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Precipitation Type and Tendencies
what it is and where it's moving

The type of weather associated with a cluster of radar echoes is identified by letter abbreviations. A table of the common weather symbols has been given below:

Tornado written out Freezing Drizzle ZL
Waterspout written out Ice Pellets IP
Funnel Cloud written out Ice Pellet Showers IPW
Severe Thunderstorm T+ Snow ZL
Thunderstorm T Snow Showers SW
Rain R Snow Pellets SP
Rain Showers RW Snow Grains SG
Freezing Rain ZR Ice Crystals IC
Drizzle L Hail A

These abbreviations appear as small white letters. For example, RW was reported in eastern Texas, which indicates "rain showers".

However, many of these reports are combinations of two or more abbreviations as in South Carolina, where "TRW" was near the yellow and green radar echoes. "TRW" is a combination of "T" (thunderstorms), "RW" (rain showers) and actually means showers and thunderstorms. Further west in northern Georgia, a "TRW++" was reported near the pink and red radar echoes, which indicates the presence of showers and severe thunderstorms in the area. The extra "+" is there to emphasize that these are very intense storms.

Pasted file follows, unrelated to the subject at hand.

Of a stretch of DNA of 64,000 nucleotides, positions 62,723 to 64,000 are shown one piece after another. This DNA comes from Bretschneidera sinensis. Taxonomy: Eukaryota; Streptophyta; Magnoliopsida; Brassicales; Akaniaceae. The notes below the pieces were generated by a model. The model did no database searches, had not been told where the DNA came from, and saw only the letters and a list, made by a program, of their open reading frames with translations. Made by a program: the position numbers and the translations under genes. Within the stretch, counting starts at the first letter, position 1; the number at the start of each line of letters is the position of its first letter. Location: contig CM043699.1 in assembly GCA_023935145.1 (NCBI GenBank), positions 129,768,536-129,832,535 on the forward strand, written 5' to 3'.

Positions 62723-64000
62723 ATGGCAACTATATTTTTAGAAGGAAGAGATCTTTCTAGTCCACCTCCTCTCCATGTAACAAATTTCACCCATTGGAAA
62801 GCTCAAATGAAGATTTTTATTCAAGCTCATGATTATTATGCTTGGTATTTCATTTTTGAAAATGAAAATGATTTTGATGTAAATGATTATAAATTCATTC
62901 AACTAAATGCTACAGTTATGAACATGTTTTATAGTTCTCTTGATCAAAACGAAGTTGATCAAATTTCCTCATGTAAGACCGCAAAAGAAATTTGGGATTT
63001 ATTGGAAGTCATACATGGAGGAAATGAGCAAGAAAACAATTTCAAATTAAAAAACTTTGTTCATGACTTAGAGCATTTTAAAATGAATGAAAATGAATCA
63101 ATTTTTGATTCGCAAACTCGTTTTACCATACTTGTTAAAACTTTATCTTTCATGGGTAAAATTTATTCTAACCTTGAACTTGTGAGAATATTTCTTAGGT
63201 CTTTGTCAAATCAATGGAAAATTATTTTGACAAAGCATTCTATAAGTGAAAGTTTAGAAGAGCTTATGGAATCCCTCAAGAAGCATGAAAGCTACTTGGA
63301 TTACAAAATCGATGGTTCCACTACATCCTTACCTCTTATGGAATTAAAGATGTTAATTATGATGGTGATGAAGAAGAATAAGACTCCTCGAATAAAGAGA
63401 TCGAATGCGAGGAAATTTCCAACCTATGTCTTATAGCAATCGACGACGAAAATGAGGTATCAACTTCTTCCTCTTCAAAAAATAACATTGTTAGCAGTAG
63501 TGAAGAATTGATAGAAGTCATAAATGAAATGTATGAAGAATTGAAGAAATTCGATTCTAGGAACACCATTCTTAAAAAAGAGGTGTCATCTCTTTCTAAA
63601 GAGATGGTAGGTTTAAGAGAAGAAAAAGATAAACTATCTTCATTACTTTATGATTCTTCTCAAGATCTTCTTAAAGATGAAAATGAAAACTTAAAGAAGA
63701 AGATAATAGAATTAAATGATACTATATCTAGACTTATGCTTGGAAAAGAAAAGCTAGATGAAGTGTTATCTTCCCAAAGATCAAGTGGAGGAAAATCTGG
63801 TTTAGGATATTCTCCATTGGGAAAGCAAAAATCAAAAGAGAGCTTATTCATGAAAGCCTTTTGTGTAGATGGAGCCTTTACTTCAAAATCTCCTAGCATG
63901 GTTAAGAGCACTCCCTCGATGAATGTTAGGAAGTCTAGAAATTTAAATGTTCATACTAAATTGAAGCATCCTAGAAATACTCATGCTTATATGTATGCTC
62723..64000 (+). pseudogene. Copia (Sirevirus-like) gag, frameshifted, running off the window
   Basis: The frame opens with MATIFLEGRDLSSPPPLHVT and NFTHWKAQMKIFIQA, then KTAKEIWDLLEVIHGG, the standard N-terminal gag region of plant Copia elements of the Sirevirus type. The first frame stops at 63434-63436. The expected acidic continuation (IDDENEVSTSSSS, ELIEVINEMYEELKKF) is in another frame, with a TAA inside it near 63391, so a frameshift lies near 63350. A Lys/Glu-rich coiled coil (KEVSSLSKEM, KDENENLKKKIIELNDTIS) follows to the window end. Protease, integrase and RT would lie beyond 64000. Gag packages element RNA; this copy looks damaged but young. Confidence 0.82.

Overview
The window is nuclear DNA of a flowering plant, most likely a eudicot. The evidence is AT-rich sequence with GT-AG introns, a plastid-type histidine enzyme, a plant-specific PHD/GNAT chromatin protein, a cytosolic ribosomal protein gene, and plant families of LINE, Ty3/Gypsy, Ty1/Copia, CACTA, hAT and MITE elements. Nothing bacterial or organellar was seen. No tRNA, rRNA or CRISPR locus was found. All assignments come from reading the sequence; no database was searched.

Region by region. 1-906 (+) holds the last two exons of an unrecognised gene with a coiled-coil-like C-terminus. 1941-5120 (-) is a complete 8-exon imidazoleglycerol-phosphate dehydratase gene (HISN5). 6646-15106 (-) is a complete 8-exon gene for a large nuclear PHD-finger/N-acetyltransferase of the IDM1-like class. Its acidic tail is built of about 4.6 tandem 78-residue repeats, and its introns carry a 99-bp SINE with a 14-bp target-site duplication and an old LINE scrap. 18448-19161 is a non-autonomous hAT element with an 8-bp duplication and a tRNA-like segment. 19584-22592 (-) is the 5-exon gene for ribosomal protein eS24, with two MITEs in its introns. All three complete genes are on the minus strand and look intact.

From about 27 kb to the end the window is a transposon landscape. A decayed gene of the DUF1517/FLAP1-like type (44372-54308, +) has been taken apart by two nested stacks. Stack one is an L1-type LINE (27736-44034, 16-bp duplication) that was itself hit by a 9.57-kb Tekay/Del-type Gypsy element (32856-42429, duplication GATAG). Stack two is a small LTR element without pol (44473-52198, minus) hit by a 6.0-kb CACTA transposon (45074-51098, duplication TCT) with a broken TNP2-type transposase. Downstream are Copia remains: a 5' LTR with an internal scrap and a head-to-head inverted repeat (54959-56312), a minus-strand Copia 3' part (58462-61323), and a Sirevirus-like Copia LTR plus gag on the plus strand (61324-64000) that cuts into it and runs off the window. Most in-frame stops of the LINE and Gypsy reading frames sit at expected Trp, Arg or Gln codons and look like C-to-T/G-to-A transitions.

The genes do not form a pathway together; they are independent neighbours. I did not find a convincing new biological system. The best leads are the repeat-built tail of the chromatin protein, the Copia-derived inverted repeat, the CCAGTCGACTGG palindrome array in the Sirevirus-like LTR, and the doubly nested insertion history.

Precipitation tendency indicates a change of the intensity of precipitation during the last time period. This information is represented by either a white "NC", "+", or a "-". The "NC" reported in the panhandle of Florida, indicates that the intensity of the precipitation during the past hour has "Not Changed".

In Georgia a "-" reported, which means that the intensity of precipitation has decreased. This makes sense because the line of heavier precipitation (indicated by the yellow, pink and red radar echoes), was moving out of Georgia and into South Carolina. This also explains why there was a "+" indicated in South Carolina, where the intensity of the precipitation is on the increase, due to the heavier showers and thunderstorms approaching from the west.

Terms for using data resources. CD-ROM available.
Credits and Acknowledgments for WW2010.
Department of Atmospheric Sciences (DAS) at
the University of Illinois at Urbana-Champaign.